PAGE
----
The Prone W Stretch

The next exercise we’re going to do is called the “Prone W”. So prone just means laying on your stomach. We’re going to do that with a head lift. Alright, so we’re going to come down like so. You’re going to keep your arms kind of palms down in a W shape. What you’re going to do is you’re going to bring those shoulder blades together, lifting those arms off the floor, and lifting the head up. I’m going to suggest you try to hold for five seconds and then relax. Again, pull and hold and then relax. Alright, so again doing these to what you can tolerate. I would do five sets hold for five seconds. Let’s try to keep it simple to begin with.

The Chin Tuck Exercise

Next we’re going to go to your back and we’re going to do what is known as a “Chin Tuck”. Okay, just as the name implies, you’re going to put your chin down and you’re kind of forcing your spine to flatten out down into the table. That’s going to try to open up some of those nerve spaces. All these exercises we’re doing are to either open up the nerve spaces, or strengthen the stabilizing muscles around the injured area. Alright, so we’re gonna tuck that chin. If you find it more comfortable, you can roll up a small towel to put on your neck. Now if you want to go to a little bit more advanced, you’re gonna tuck the chin and lift and just hold your head rolling and lift, about a half inch to an inch high, holding for five seconds before relaxing. So keep that chin tucked and it’s going to be strengthening all these anterior or front neck muscles.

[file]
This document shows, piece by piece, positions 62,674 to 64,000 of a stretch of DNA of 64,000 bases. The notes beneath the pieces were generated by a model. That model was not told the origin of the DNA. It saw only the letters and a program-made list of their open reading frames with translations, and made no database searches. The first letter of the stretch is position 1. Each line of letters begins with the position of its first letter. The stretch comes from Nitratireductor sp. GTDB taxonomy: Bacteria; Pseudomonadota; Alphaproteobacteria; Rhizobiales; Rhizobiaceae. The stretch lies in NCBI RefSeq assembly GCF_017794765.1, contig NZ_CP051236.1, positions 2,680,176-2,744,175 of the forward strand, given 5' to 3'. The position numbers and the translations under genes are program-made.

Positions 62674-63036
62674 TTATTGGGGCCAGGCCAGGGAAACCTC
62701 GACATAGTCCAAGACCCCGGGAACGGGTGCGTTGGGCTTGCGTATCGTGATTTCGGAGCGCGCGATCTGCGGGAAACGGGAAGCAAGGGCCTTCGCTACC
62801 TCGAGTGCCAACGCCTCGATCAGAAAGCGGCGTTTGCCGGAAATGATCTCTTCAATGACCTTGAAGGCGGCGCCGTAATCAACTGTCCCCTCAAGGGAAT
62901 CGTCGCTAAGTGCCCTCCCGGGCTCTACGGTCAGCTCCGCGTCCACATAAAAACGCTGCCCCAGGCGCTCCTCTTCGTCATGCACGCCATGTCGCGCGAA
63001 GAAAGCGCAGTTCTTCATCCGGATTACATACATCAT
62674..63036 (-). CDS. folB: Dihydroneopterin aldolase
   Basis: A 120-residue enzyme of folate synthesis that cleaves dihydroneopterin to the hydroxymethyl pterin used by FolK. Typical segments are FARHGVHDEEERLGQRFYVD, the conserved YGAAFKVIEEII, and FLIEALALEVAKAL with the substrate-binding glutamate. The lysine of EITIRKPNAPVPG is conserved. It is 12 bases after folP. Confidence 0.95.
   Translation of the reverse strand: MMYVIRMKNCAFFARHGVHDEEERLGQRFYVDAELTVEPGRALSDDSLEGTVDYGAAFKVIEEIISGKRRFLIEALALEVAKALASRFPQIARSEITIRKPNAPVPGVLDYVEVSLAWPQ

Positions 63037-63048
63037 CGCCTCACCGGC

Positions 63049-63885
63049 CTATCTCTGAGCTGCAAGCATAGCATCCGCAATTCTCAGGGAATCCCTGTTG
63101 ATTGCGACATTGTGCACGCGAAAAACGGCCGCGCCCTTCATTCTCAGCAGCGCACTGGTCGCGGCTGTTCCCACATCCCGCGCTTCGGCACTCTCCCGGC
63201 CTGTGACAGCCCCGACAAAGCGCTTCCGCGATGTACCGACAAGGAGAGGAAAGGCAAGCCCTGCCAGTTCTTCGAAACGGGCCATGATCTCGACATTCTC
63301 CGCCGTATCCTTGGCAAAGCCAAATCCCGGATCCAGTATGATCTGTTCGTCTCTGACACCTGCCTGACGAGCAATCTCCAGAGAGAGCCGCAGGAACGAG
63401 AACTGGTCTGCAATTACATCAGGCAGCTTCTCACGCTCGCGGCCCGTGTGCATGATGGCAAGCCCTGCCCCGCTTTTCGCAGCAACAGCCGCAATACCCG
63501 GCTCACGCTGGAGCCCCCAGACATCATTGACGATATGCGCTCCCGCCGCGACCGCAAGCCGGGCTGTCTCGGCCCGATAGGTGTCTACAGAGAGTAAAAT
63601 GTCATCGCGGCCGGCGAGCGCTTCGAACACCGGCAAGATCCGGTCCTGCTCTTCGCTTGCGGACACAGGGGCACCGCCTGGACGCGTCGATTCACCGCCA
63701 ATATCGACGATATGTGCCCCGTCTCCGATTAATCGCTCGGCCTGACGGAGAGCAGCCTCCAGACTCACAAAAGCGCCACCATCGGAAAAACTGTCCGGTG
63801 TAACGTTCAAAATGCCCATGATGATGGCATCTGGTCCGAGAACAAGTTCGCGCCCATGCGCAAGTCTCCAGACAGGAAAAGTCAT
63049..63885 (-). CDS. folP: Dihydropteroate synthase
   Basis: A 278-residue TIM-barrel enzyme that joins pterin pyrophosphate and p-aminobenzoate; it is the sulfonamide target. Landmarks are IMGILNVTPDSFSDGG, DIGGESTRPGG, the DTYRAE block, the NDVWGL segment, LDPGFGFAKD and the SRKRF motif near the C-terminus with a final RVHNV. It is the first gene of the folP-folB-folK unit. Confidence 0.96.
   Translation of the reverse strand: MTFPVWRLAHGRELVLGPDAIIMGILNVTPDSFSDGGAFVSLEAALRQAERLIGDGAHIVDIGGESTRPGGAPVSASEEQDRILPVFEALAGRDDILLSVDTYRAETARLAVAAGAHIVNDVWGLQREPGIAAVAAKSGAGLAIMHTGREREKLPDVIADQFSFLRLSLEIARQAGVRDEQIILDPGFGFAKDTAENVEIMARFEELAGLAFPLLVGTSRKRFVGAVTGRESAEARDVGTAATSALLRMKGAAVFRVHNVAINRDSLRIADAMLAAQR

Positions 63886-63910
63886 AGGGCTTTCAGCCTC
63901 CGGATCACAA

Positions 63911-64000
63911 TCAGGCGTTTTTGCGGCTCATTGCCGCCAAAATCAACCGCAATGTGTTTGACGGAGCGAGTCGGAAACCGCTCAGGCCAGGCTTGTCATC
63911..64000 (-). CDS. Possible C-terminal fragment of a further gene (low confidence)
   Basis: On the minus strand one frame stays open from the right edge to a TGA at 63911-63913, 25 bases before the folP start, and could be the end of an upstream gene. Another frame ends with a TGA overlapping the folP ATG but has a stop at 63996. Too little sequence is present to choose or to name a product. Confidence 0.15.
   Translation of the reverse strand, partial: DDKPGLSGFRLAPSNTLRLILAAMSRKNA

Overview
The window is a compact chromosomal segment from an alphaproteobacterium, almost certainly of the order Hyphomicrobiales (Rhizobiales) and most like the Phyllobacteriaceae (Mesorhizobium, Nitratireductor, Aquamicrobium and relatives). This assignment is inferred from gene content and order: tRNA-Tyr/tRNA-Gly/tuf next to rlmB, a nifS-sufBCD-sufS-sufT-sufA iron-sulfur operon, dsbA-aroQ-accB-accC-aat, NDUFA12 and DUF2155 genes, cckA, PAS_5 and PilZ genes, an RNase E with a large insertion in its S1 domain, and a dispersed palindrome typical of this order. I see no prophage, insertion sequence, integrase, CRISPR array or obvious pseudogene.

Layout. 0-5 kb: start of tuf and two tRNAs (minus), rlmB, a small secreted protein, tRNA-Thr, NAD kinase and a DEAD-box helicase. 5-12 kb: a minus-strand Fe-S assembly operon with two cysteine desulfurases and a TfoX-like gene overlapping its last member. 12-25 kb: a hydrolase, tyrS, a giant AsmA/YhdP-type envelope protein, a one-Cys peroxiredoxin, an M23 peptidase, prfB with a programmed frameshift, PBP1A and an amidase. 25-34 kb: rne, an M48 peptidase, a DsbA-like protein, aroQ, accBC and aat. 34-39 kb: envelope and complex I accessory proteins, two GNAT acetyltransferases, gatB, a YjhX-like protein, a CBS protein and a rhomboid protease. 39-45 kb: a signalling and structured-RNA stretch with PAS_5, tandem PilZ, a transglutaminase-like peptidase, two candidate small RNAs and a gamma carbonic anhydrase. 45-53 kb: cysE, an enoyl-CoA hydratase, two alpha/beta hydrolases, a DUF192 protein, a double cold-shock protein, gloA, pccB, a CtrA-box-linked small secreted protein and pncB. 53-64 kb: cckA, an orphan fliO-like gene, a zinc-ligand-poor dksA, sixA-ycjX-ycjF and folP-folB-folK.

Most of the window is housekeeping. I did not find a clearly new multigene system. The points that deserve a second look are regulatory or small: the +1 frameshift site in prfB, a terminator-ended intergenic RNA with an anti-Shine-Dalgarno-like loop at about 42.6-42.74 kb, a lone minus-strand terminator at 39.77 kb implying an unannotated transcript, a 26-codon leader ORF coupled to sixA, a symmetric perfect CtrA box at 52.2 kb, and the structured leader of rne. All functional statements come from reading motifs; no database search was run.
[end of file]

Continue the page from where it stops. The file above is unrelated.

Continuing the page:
The Glide Exercise

One more exercise I’m going to show you, we call this one “The Glide”. The idea here is we’re trying to, if you can imagine, think of your nerves going through a sleeve and we’re trying to create better motion for them. This is almost like we’re lubricating the sleeve, so that your nerves can move more freely and put less tension them. So you might want to do this one sitting either at the edge of a chair or edge of your bed. You’re gonna kind of do this, almost like a prayer pose here, you’re gonna start like this with your arms up. I’m going to suggest that you breathe in, and as you exhale, keeping your wrist extended, you’re gonna come up all the way out. And you’re gonna be holding that out as far as you can, you’re kind of opening up. Again, we’re trying to think of lubricating the tunnel for that nerve. Now again, for some of you, this might be really aggravating on the other end of the spectrum. You just do what you can within reason. Again, if you’re finding that these things are just impossible, and there’s too much pain, I would encourage you to seek some professional help. Chiropractic is great for these symptoms!

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Mount Dora Family Chiropractic

Mount Dora Family Chiropractic is unique to central Florida, often attracting clients from hours away. We provide a very specialized form of Chiropractic care known as Upper Cervical Specific (Blair Technique) in combination with very gentle neurologically-based supportive care.